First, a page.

Central bank sees upswing continuing

Central bank president Jean-Pierre Roth feels recovery will continue into 2005 Keystone

The head of the Swiss National Bank, Jean-Pierre Roth, says Switzerland's economy recovery will continue into next year and there is no threat of inflation.

This content was published on July 4, 2004 - 14:31

He also rejected criticism from the business community and trades unions for the bank’s decision last month to raise key interest rates by a quarter of a percentage point.

In an interview with the “NZZ am Sonntag” newspaper, Roth said he was confident that economic growth would this year be around the two per cent mark.

He also believed that the labour market situation should improve over the coming quarters and, unlike a number of bank analysts, saw no danger of inflation.

NZZ am Sonntag: After the Swiss National Bank’s move a couple of weeks ago, the United States Federal Reserve Board has now increased interest rates. Did you have contact with Alan Greenspan (head of the Fed)?

Jean-Pierre Roth: (laughs) There are indeed common interests. The economy is moving practically everywhere around the world in the same way. The upswing is taking place generally in unison, led by the US and Asia. Europe only got going somewhat later. The various economic blocs at the same time must therefore correct their monetary policy from being quite expansive to become more moderate.

NZZ: Europe and Switzerland are limping a long way back when it comes to economic dynamism.

J-P.R.: There are naturally differences. The American economy has been heavily stimulated and the Asian economies, with all their economic force, have created much liquidity. Switzerland was strongly affected by the global investment crisis. We lowered interest rates earlier and more markedly than for example the European Central Bank. But now our widely diversified export economy is profiting from the worldwide recovery.

NZZ: Do you believe in a sustainable recovery of the Swiss economy?

J-P.R.: We believe that economic growth this year will be almost two per cent. Against the background of the previous weak years, this is certainly slim. But the positive development should be maintained in 2005.

NZZ: And the labour market?

J-P.R.: The turning point has been reached. We expect an improvement in the rate of employment over the next quarters.

NZZ: But the positive signals are coming from exports and less from the domestic market.

J-P.R.: That is correct. The positive impulses are coming from trade in exports and the domestic economy is lagging behind. But confidence in the recovery will force its way through to the domestic economy. But of course in the domestic sector we have considerable structural problems. They are not only in the public sector. We are also not efficient enough in service sectors such as tourism.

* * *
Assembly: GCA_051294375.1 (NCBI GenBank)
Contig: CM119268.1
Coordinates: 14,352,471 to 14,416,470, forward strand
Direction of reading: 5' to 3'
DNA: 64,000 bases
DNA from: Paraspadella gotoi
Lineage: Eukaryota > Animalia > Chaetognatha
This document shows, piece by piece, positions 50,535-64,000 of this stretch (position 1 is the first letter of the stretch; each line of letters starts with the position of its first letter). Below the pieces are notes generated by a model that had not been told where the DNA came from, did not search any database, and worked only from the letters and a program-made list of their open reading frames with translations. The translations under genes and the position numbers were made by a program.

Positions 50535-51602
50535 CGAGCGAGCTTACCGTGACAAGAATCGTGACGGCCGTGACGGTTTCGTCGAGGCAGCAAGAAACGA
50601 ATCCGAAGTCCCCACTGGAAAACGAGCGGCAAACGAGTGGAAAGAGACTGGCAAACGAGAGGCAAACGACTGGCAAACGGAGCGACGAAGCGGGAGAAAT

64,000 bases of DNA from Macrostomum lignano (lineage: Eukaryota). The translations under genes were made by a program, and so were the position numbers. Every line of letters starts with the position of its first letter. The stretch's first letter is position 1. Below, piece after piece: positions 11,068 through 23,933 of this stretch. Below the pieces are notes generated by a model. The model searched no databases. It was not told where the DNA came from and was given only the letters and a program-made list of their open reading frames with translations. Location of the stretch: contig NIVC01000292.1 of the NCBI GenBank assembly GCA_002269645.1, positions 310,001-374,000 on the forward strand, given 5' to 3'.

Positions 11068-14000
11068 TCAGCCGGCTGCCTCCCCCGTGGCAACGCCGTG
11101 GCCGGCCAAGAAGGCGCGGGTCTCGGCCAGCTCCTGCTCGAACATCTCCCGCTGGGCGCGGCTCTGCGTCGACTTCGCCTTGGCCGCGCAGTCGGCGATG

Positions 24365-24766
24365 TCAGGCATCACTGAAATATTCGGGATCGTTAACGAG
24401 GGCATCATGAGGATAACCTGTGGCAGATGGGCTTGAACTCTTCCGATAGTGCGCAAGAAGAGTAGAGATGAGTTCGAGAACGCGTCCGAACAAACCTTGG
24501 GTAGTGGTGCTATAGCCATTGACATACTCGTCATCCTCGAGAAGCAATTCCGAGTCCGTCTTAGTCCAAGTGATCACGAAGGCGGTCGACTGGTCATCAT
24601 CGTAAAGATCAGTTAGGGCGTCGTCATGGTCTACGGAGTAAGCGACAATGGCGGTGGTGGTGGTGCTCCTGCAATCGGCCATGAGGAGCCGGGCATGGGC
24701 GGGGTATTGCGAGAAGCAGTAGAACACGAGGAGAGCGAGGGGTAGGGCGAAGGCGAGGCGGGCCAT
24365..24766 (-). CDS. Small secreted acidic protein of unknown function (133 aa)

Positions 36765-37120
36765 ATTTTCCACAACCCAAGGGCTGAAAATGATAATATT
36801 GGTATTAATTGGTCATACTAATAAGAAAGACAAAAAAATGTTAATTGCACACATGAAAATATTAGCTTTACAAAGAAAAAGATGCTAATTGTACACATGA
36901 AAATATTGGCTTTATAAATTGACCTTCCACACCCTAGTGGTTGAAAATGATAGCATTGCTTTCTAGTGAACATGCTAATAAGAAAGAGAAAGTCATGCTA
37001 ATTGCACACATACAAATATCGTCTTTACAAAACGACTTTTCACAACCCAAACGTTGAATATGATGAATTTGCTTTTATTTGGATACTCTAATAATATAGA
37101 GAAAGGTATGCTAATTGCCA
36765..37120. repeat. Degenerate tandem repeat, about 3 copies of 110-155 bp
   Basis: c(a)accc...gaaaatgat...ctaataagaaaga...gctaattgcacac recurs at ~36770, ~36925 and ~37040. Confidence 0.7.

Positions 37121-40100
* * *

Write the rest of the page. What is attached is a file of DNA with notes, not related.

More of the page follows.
NZZ: The economic situation is improving. Pressure is therefore easing to restructure in the weak sectors to improve productivity.

J-P.R.: There is a danger that we will once again forget our homework to tackle the necessary structural reforms. But we should now seize the opportunity to promote economic growth in our country.

NZZ: But effective reforms have little chance politically.

J-P.R.: The government package aimed at stimulating the economy is naturally an absolute minimum for many economists. But I believe that we should now at least take this step, instead of setting our sights too high and then failing.

NZZ: Can you understand the harsh criticism of the interest rate rise from the Swiss Business Federation (economiesuisse) and the trade unions?

J-P.R.: If people talk of surprise at our interest rate move, they have lost sight of reality. The three-month rate was already on the rise before our decision. Long-term interest rates have also risen. The markets are waiting for a correction in the sense that we press down a little less on the accelerator pedal. We have done that. But we did not put our feet on the brakes! Our monetary policy remains expansive.

NZZ: When will the next interest rate moves be made?

J-P.R.: We have to normalise monetary policy when the economy normalises. We make our assessments every three months. The next time will be in September. What we will decide then is completely open.

NZZ: Annual inflation has risen to 1.1 per cent. Do you see a danger of inflation?

J-P.R.: No. The increase was to a large part attributable to higher energy prices. We foresee this year an inflation rate of one per cent.

swissinfo, adapted from an interview published by the NZZ am Sonntag

Key facts

Consumer price inflation in June was up by 0.2 per cent over the previous month and 1.1 per cent higher than a year ago.
Unemployment in May was 3.8 per cent, with 148,816 people registered as jobless.

End of insertion

In brief

The president of Switzerland’s central bank, Jean-Pierre Roth, is confident that economic growth will be around two per cent this year.

He sees no dangers of inflation.

Roth feels that labour market conditions will improve.

End of insertion
In compliance with the JTI standards

In compliance with the JTI standards

More: SWI certified by the Journalism Trust Initiative

You can find an overview of ongoing debates with our journalists here. Please join us!

If you want to start a conversation about a topic raised in this article or want to report factual errors, email us at

Sort by

Change your password

Do you really want to delete your profile?

Your subscription could not be saved. Please try again.
Almost finished... We need to confirm your email address. To complete the subscription process, please click the link in the email we just sent you.

Discover our weekly must-reads for free!

Sign up to get our top stories straight into your mailbox.

The SBC Privacy Policy provides additional information on how your data is processed.